½ teaspoon pure lemon extract
For the Buttercream:
1 cup sugar
4 large egg whites
3 sticks (12 ounces) unsalted butter, at room temperature
¼ cup fresh Meyer lemon juice
1/2 cup seedless chocolate – raspberry preserves stirred vigorously or warmed gently until spreadable (for 2 cakes)
1/2 rhubarb preserves (for the other 2 cakes)
About 1 ½ cups white chocolate shavings
Centre a rack in the oven and preheat the oven to 350 degrees F. Butter 4 4-inch round cake pans and line the bottom of each pan with a round of buttered parchment or wax paper. Put the pans on a baking sheet.
Sift together the flour, baking powder and salt.Whisk together the buttermilk and egg whites in a medium bowl.Put the sugar and lemon zest in a mixer bowl or another large bowl and rub them together with your fingers until the sugar is moist and fragrant. Add the butter and working with the paddle or whisk attachment, or with a hand mixer, beat at medium speed for a full 3 minutes, until the butter and sugar are very light.
Beat in the extract, then add one third of the flour mixture, still beating on medium speed. Beat in half of the buttermilk-egg mixture, then beat in half of the remaining dry ingredients until incorporated. Add the rest of the buttermilk and eggs beating until the batter is homogeneous, then add the last of the dry ingredients. Finally, give the batter a good 2- minute beating to ensure that it is thoroughly mixed and well aerated. Divide the batter between the four pans and smooth the tops with a rubber spatula.Bake for 30-35 minutes, or until the cakes are well risen and springy to the touch – a thin knife inserted into the centers should come out clean.
Transfer the cakes to cooling racks and cool for about 5 minutes, then run a knife around the sides of the cakes, unfold them and peel off the paper liners. Invert and cool to room temperature, right side up (the cooled cake layers can be wrapped airtight and stored at room temperature overnight or frozen for up to two months).
To Make the Buttercream:
Put the sugar and egg whites in a mixer bowl or another large heatproof bowl, fit the bowl over a plan of simmering water and whisk constantly, keeping the mixture over the heat, until it feels hot to the touch, about 3 minutes. The sugar should be dissolved, and the mixture will look like shiny marshmallow cream.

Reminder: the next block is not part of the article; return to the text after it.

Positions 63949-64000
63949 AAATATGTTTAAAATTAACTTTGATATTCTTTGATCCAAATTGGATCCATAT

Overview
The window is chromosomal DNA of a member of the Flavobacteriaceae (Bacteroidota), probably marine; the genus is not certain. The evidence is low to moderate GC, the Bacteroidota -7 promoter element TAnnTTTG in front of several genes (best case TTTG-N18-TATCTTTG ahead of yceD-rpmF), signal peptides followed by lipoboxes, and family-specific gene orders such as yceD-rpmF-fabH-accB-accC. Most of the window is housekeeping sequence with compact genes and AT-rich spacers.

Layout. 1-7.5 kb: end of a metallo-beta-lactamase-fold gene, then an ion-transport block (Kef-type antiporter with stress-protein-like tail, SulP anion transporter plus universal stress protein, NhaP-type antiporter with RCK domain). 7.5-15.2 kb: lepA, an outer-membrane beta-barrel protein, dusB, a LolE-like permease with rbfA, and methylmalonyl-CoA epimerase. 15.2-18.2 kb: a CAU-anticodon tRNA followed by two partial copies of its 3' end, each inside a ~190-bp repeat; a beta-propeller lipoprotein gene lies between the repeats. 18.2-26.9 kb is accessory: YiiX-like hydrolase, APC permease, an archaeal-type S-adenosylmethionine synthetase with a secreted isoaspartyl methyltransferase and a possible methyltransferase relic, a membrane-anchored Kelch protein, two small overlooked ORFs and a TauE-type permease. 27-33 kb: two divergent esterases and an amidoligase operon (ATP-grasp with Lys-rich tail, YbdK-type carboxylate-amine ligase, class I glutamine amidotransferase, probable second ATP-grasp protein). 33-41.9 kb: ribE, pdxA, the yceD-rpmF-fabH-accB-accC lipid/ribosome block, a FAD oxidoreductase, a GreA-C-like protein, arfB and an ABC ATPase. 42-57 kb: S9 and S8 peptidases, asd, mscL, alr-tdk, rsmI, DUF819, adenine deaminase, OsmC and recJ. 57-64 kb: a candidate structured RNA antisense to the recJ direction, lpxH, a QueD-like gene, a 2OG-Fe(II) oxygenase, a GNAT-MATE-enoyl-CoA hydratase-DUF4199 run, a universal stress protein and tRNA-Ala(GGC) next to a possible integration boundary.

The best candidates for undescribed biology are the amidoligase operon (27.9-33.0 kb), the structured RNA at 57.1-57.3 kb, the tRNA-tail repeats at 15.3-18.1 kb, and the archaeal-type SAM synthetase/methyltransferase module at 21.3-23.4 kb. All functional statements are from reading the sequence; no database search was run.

Remove the bowl from the heat. Working with the whisk attachment or with a hand mixer, beat the meringue on medium speed until it is cool, about 5 minutes. Switch to the paddle attachment if you have one, and add the butter a stick at a time, beating until smooth. Once all the butter is in, beat in the buttercream on medium-high speed until it is thick and very smooth, 6-10 minutes. During this time the buttercream may curdle or separate – just keep beating and it will come together again. On medium speed, gradually beat in the lemon juice, waiting until each addition is absorbed before adding more. You should have a shiny smooth, velvety, pristine white buttercream. Press a piece of plastic against the surface of the buttercream and set aside briefly.
To Assemble the Cakes: (directions for one, repeat for the other 3)
Using a sharp serrated knife and a gentle sawing motion, slice each layer horizontally in half. Put one layer cut side up on a cardboard cake round or a cake plate protected by strips of wax or parchment paper. Spread it with one third of the preserves. Cover the jam evenly with a layer of buttercream. Top with another layer, spread with preserves and buttercream and then do the same with a third layer. Place the last layer cut side down on top of the cake and use the remaining buttercream to frost the sides and top. Press the chocolate shavings into the frosting, patting it gently. Tint some remaining buttercream with your favorite colors and pipe large and small dots of different colors with plain decorating tips. You can also decorate with macarons (recipe here)
The cake is ready to serve as soon as it is assembled, but it’s best to let it sit and set for a couple of hours in a cool room – not the refrigerator. Whether you wait or slice and enjoy it immediately, the cake should be served at room temperature; it loses all its subtlety when it’s cold. Depending on your audience you can serve the cake with just about anything from milk to sweet or bubbly wine.
The cake is best the day it is made, but you can refrigerate it, well covered, for up to two days. Bring it to room temperature before serving. If you want to freeze the cake, slide it into the freezer to set, then wrap it really well – it will keep for up to 2 months in the freezer; defrost it, still wrapped overnight in the refrigerator.